World

IMF chief pleased with economic progress in Ukraine as decision looms on $1.7 billion loan

  • Ukrainian President Petro Poroshenko, left, talks with Managing Director of the International Monetary Fund Christine Lagarde  during of their meeting in Kiev, Ukraine, Sunday, Sept. 6, 2015. (AP Photo/Sergei Chuzavkov)

    Ukrainian President Petro Poroshenko, left, talks with Managing Director of the International Monetary Fund Christine Lagarde during of their meeting in Kiev, Ukraine, Sunday, Sept. 6, 2015. (AP Photo/Sergei Chuzavkov)  (The Associated Press)

  • Ukrainian President Petro Poroshenko, left, talk with Managing Director of the International Monetary Fund Christine Lagarde  during of their meeting in Kiev, Ukraine, Sunday, Sept. 6, 2015. (AP Photo/Sergei Chuzavkov)

    Ukrainian President Petro Poroshenko, left, talk with Managing Director of the International Monetary Fund Christine Lagarde during of their meeting in Kiev, Ukraine, Sunday, Sept. 6, 2015. (AP Photo/Sergei Chuzavkov)  (The Associated Press)

  • Ukrainian President Petro Poroshenko, left, and Managing Director of the International Monetary Fund Christine Lagarde shake hands during their meeting in Kiev, Ukraine, Sunday, Sept. 6, 2015. (AP Photo/Sergei Chuzavkov)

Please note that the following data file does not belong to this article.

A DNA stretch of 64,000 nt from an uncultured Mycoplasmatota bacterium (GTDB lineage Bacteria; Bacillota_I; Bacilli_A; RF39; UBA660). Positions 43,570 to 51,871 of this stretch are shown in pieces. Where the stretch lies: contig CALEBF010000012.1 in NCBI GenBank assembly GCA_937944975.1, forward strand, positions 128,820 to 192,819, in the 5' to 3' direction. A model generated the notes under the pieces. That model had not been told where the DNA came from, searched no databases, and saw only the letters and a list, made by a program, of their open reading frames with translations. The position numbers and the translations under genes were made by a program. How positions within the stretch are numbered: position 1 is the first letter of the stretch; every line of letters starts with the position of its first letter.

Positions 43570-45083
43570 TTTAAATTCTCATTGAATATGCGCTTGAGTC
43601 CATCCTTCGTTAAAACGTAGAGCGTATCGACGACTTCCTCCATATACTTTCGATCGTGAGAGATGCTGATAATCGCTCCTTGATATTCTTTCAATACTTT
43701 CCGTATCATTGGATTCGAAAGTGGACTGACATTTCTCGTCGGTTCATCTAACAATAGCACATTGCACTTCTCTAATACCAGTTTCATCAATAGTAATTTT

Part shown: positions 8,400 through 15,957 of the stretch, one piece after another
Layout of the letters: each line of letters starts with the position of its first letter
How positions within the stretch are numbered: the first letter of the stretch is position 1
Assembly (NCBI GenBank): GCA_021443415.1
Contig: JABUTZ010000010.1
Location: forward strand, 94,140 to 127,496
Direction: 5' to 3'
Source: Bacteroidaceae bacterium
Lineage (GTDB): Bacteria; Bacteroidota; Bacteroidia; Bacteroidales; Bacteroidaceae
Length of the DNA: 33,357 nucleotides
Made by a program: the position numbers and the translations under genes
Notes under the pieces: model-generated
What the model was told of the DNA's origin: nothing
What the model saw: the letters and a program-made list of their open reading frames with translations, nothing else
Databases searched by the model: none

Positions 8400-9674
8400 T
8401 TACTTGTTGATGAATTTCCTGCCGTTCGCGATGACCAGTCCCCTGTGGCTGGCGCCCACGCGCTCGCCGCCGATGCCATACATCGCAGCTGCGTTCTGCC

Ukrainian President Petro Poroshenko, left, and Managing Director of the International Monetary Fund Christine Lagarde shake hands during their meeting in Kiev, Ukraine, Sunday, Sept. 6, 2015. (AP Photo/Sergei Chuzavkov)  (The Associated Press)

International Monetary Fund chief Christine Lagarde has told Ukraine's president that she was impressed with the progress his government has made toward stabilizing the Ukrainian economy.

Lagarde was in Kiev before a visit by an IMF mission to assess whether Ukraine has met the necessary conditions to receive the third installment of a four-year $17.5 billion loan.

She told President Petro Poroshenko on Sunday she was impressed by how much his government had achieved in just several months.

The IMF projects that Ukraine's economy will contract by 9 percent this year, but this actually suggests signs of stabilization, given that it includes a horrendous 17.6 percent contraction in the first quarter.

Ukraine has received $6.7 billion from the IMF this year. The next installment would be $1.7 billion.